Table 2 and Supplementary file 3 describe the follow-up of indicators based on the group discussion by panel members. After discussions panelists generally agreed to include four of the 12 ‘accepted’ indicators (i.e., quality visitation, complaints, experiences of former ICU patients and quality of life of former ICU patients) and eight of the 16 ‘equivocal’ indicators (i.e., SMR, incidence of pressure ulcers, incidence of delirium, team climate, CRM compliance, safety culture, quality of life of relatives of former ICU survivors and ICU readmissions) in the final core set. Eleven indicators were excluded after discussion, including, for example, the number of patients with severe sepsis (mainly based on the argument that sepsis is a diagnosis, not a quality indicator) and the percentage of medication errors (mainly because necessary data collection is not feasible in practice). One ‘accepted’ indicator, internal audit, was excluded after the focus groups, because panelists argued that it fully overlapped with the quality visitations by peers (both focus on the assessment of the organization and management of care). Of the ten additionally identified indicators, two were finally selected for the core set: socio-economic impact and cost-effectiveness of ICU care.

In addition, based on the input of the focus groups five indicators (i.e., preventable adverse events rates, local incident reporting, critical incidents reported to a central supervising authority (e.g. the Health Inspectorate), complication conferences and multidisciplinary complication conferences) were merged into one overarching indicator called ‘learning and improving from serious incidents’. This indicator describes the number of performed and documented quality improvement (Plan-Do-Check-Act, PDCA) cycles following the occurrence of a serious safety incident. The aim of this indicator was to switch the focus from measurement (counting incidents) to actual quality improvement. Furthermore, the two indicators regarding experiences of relatives (based on collecting experiences through post ICU clinic versus questionnaire) were combined in one indicator called ‘experiences of relatives’. Finally, six indicators (i.e., frailty, fatigue, physical problems, PTSD, anxiety and depression, and cognitive functioning of former ICU patients) were merged into an overarching indicator called ‘health problems of ICU survivors’.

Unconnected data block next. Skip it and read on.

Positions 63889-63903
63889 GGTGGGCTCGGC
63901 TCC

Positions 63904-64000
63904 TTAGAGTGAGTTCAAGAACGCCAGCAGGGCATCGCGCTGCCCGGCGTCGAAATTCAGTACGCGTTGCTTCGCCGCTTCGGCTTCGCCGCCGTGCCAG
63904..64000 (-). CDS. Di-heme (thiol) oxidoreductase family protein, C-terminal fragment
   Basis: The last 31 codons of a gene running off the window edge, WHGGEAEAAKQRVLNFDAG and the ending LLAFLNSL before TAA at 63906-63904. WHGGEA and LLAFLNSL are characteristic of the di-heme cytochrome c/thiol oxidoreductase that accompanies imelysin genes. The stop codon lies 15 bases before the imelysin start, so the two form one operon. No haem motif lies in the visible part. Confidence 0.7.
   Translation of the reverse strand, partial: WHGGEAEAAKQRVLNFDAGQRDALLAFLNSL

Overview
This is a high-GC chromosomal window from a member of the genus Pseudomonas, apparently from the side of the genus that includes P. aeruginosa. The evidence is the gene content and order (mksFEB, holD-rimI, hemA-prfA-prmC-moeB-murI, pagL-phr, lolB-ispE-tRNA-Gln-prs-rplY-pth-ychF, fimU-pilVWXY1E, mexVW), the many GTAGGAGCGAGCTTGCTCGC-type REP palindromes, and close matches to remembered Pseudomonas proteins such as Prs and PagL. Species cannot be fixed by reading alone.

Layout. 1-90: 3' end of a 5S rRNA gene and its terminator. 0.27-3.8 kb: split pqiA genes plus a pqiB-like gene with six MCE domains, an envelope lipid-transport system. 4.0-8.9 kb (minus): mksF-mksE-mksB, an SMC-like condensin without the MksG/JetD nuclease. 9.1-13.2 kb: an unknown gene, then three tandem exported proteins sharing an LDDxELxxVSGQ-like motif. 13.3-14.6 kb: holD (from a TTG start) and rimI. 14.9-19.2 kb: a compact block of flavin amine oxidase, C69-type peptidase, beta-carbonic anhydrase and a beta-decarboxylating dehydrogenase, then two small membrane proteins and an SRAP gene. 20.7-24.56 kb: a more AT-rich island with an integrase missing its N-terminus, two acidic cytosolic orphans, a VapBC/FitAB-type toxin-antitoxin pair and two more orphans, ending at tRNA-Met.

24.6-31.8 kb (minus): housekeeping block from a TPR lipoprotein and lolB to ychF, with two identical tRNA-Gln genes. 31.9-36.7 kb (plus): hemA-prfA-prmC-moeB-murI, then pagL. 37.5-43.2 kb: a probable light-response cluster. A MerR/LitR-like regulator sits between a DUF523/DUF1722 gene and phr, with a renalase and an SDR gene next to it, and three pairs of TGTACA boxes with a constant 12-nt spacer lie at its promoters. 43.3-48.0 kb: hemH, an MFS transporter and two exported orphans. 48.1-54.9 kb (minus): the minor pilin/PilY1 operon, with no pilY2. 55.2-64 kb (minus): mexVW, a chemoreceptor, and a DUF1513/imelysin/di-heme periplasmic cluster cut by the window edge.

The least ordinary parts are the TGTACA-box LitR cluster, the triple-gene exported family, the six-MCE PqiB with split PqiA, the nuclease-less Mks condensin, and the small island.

In the focus groups, panelists addressed several reasons why indicators were excluded after the questionnaire. First, indicators were never used by the ICU management (e.g. nursing workload). Second, indicators were perceived as not meaningful for measuring quality, like several compliance measures (e.g. compliance to the perioperative surgical checklist). Third, indicators were not actionable or did not provide sufficient information for improvement because of their low incidence (e.g. line infections and ‘the number of patients whose ICU experiences were assessed’). Fourth, indicators were considered routine care (e.g., compliance rates regarding pain management protocols, the sepsis bundle, hand hygiene guidelines and perioperative surgical checklist). Panel members, particularly ICU clinicians, expressed that the registration of adherence to standard ICU care procedures were, therefore, not meaningful. Moreover, such registrations give a sense of being distrusted by supervising parties.

Final core set of quality indicators

The Delphi method resulted in a final core set of 17 quality indicators, divided into four categories (Table 3):

  1. 1.

    Organization of ICU care

  2. 2.

    Outcomes of ICU care

  3. 3.

    Patient reported experience measures (PREMs)

  4. 4.

    Patient reported outcome measures (PROMs)

Table 3 Final core set of indicators for quality improvement in the ICU

The five indicators in the ‘organization of ICU’ domain indicate the availability of the organizational preconditions for quality and safety of care: safety culture, team climate (the ability of a team to learn and improve), adherence to CRM (principles related to teamwork and communication on the ICU), and points of organizational improvements based on a site visitation by intensivists (peers). In addition, a new process indicator ‘learning and improving after serious incidents’ was formulated addressing the learning capacity of ICUs.

Moreover, in the category ‘outcomes of ICU care’ four healthcare provider reported outcomes were selected: SMR, ICU readmissions (further specified to readmissions within 48 h), and incidence of pressure ulcer and delirium.

Indicators in the last two categories are PREMs (patient reported experiences measures) and PROMs (patient reported outcome measures), including physical, mental and cognitive functioning of ICU survivors, and socio-economic burden (e.g., work-related problems). Also included in the last category are ‘cost-effectiveness of ICU care calculated by the reported quality of life post ICU versus healthcare costs’ and ‘quality of life reported by relatives of former ICU patients’. All 17 core set indicators are operationalized in Supplementary file 4.